Is the Israeli Tax Authority (ITA) too tough on taxpayers? If so, what can be done about it?
The ITA has a habit of using its clout, as well as administrative tax circulars, tax rulings (published and unpublished) and reportable tax positions to lay down the its version of what the law meant to say. Israeli accountants and taxpayers often find themselves disagreeing.
In most countries, tax law amendments accompany the annual government budget process. In Israel, the budgetary process is stalled for political reasons.
What’s needed is a tax tribunal system (and a budget).
What Do Taxpayers and the ITA Disagree About?
Many areas are open to disagreement – here are a few examples.
Olim (immigrants) are supposed to enjoy a 10 year Israeli tax holiday on foreign income and gains. But the ITA has a policy stated in tax circular 1/2011 of denying Olim a tax exemption for work done abroad if the taxpayer was abroad under 40 days. There is no 40 day threshold in the law.
The ITA has a policy stated in tax circular 9/2011 of denying Aliya exemptions completely for Olim who participate in employer share ownership plans (ESOPs) approved under Section 102 of the Income Tax Ordinance (ITO) – the ITA says that 25% tax is sufficiently low, no need for 0% tax under different sections of the tax law. This is controversial, especially for Olim hitech employees.
Recently in reportable tax position 83/2020 the ITA stipulated that transfers of assets from one Israeli residents’ trust to another triggers capital gains tax. This is sometimes done to take foreign beneficiaries out the Israeli tax net. But position 83/2020 arguably departs from ITO provisions.
As for fiscal residency in Israel, the ITA sometimes adopts an aggressive position saying that a taxpayer’s center of living shifted to Israel after only 30 – 80 days presence in Israel.
On the procedural side, the ITA is quick to impose demands to pay monthly income tax installments, interest and lateness fines, even if you did not know because the relevant demand arrived late by post and is not copied to your accountant. And the ITA deploys punishments – bank account freezes, bailiffs at your door, and more.
What is the Israeli Tax Appeal Procedure?
Appeals against a tax assessment are filed with a colleague of the tax official concerned, and if this is unsuccessful, straight to the District Court under ITO Section 153. There is no tax tribunal system on the way. Court proceedings can take years (often case decisions go back 5 – 15 years), cost a lot, and may still not succeed if the judge is swayed by tax revenue considerations.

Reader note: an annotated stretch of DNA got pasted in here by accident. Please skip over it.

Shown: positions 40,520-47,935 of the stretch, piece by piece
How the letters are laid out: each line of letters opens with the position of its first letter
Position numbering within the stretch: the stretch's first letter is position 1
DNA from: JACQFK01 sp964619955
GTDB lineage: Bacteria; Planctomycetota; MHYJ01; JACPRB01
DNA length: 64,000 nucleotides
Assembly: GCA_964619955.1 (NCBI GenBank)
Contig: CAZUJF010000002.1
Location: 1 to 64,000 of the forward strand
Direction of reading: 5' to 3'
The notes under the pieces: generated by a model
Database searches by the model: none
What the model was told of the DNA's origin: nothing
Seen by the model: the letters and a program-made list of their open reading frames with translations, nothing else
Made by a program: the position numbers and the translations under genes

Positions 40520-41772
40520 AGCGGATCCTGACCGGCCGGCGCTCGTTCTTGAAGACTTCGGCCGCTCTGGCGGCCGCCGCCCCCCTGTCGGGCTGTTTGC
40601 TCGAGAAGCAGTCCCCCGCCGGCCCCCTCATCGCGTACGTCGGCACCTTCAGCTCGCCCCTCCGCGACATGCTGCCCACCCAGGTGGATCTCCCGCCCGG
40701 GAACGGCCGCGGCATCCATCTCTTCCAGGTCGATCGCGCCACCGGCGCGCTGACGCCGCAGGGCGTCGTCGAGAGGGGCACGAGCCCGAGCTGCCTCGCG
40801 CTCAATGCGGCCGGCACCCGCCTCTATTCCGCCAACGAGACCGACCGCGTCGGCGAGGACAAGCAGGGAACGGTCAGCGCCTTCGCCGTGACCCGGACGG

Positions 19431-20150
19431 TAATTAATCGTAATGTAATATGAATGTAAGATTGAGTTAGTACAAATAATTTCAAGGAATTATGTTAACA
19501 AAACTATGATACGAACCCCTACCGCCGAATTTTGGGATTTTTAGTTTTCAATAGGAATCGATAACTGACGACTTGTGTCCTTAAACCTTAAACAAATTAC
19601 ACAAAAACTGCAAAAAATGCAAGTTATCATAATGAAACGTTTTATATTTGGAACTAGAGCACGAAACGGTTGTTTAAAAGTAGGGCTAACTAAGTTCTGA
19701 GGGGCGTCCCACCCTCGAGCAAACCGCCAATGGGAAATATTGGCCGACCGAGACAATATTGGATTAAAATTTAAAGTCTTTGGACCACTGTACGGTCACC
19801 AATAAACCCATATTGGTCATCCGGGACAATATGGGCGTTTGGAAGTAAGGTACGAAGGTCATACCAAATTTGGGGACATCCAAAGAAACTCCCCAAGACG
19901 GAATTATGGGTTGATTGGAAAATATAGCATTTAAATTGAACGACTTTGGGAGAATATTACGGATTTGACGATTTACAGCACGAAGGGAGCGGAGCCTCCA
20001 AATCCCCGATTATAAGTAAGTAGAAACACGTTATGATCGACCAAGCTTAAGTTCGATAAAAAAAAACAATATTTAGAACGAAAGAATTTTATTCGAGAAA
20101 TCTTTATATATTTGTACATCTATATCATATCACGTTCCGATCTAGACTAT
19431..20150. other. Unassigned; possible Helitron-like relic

The ITA has an active legal department ready and willing to go to court. Until your case comes up and succeeds all the way to the Supreme Court, the ITA has a free rein.
And the ITA can up the ante by imposing deficiency fines. These are fines of 15%-30% of the tax difference per your tax return and their tax assessment under ITO Section 191. This happens if the tax difference on the ITA tax assessment is over 50% of the tax on the taxpayer’s filing unless the taxpayer can disprove negligence to the ITA’s satisfaction…..
Tax Tribunals Needed in Israel:
For some reason, Israel lags behind other countries as it lacks a tax tribunal system of redress for complaints about tax matters. It is time to reform ITO Sections 153 and 191.
The US and Canada has a system of tax courts, the UK has a tax tribunal system.
Generally, the tax court/tribunal process deals with the bulk of tax disputes thereby reducing the burden on the regular court system.
Typically, tax courts/tribunals are preferable because they are less formal than regular courts, they are much faster, and taxpayers generally don’t need to incur the cost of hiring lawyers. Taxpayers can go in themselves or send in their accountant. Moreover, tax court/tribunals are often perceived to be fairer as the judges typically have their own business and/or tax experience.
Furthermore, in the US and UK tax court/tribunal systems, cases are often determined or agreed without the need for a hearing, if the written complaint filed speaks for itself. All this is sorely lacking in Israel….
To Sum Up:
The next Israeli government should be encouraged to introduce a tax court/tribunal system to improve checks and balances and clip the ITA’s wings. Israel should benefit greatly at low cost.
Contact us if you have a grievance against the Israeli Tax Authority. There is no tax tribunal system, but some arguments may stop them in their tracks such as double taxation or tax treaty override.
But if you want to see a tax tribunal system in Israel, the fourth election in two years may be a good time to raise a new important issue with all the political parties….
Leon Harris, [email protected]m
The writer is a certified public accountant and tax specialist at Harris Horoviz Consulting & Tax Ltd